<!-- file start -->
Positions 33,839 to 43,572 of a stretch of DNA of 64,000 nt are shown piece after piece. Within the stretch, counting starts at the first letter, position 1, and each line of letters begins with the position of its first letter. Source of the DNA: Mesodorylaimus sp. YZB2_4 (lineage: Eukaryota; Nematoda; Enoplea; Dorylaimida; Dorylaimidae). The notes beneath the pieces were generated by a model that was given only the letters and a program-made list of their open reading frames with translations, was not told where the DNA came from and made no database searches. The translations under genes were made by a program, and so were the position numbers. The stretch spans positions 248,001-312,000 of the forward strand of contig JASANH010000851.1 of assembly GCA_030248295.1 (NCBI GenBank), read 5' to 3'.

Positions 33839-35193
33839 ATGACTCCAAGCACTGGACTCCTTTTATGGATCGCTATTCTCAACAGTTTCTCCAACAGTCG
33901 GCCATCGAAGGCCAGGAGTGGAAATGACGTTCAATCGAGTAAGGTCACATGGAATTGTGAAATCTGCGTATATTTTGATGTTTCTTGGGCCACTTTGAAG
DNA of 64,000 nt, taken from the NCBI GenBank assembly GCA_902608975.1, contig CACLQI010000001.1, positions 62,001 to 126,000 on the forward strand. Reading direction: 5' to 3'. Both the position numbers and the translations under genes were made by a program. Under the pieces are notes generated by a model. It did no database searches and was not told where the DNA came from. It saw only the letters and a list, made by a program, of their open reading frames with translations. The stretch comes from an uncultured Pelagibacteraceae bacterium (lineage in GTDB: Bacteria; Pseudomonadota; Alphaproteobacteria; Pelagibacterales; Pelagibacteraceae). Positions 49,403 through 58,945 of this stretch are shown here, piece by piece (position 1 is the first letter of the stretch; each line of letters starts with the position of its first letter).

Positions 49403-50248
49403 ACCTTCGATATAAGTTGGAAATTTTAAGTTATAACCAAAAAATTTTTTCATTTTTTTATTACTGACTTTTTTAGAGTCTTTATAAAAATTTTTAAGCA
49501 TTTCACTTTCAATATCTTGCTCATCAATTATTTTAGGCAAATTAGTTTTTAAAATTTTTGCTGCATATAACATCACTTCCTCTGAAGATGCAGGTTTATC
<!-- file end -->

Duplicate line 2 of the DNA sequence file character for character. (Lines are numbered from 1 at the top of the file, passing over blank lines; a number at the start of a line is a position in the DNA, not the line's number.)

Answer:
Positions 33839-35193